These physicists comprise the LPC team that contributed to the supersymmetry analysis.

U.S. CMS physicists from Fermilab and associated universities collaborating under the umbrella of the LPC make up a team that is the first to perform a new kind of search for “stealthy” supersymmetry that does not result in an obvious signature of large energy imbalance. Instead, the LPC team is looking for collisions that result in an unusually large number of particles in the detector. CMS recently published a briefing explaining their analysis.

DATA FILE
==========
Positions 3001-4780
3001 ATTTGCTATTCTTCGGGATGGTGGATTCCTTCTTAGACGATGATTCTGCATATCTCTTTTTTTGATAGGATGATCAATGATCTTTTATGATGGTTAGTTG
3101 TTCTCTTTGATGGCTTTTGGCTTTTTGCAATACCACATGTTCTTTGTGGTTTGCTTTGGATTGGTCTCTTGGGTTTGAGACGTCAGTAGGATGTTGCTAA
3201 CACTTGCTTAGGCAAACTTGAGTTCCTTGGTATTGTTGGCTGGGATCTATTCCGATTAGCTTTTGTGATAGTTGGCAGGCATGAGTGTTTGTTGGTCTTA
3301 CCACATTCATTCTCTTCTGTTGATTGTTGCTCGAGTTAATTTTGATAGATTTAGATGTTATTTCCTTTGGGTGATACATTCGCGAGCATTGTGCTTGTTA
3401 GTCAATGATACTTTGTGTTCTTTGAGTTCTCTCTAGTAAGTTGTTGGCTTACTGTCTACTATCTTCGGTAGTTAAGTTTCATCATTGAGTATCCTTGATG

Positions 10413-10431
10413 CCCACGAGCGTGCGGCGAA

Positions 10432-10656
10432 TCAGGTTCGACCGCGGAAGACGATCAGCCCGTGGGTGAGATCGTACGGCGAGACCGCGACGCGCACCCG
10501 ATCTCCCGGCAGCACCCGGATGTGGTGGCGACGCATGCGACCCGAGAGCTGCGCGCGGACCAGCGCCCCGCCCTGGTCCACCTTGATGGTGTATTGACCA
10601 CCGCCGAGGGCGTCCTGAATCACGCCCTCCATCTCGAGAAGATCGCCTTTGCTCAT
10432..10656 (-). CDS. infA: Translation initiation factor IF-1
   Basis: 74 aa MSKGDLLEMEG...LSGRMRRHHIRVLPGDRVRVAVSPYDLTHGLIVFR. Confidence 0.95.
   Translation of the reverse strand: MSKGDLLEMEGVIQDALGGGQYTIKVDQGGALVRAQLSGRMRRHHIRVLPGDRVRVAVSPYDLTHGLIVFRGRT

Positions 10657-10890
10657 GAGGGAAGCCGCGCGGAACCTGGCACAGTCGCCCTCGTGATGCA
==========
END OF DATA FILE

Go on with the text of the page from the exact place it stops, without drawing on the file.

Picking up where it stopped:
The prodigious amount of data produced at the Large Hadron Collider presents a major challenge for data analysis. Coffea, a Python package developed by Fermilab researchers, speeds up computation and helps scientists work more efficiently. Around a dozen international LHC research groups now use Coffea, which draws on big data techniques used outside physics.

Later this decade, the Large Hadron Collider will be upgraded to the High-Luminosity LHC. What does “luminosity” mean in particle physics, and why measure it instead of collisions?

From the CMS collaboration, Nov. 30, 2020: On Nov. 24, the CMS collaboration at CERN’s Large Hadron Collider announced the publication of the 1,000th paper in a peer-review journal, an exceptional achievement for a single experiment. Fermilab scientist Boaz Klima, CMS Publications Committee chair, is quoted.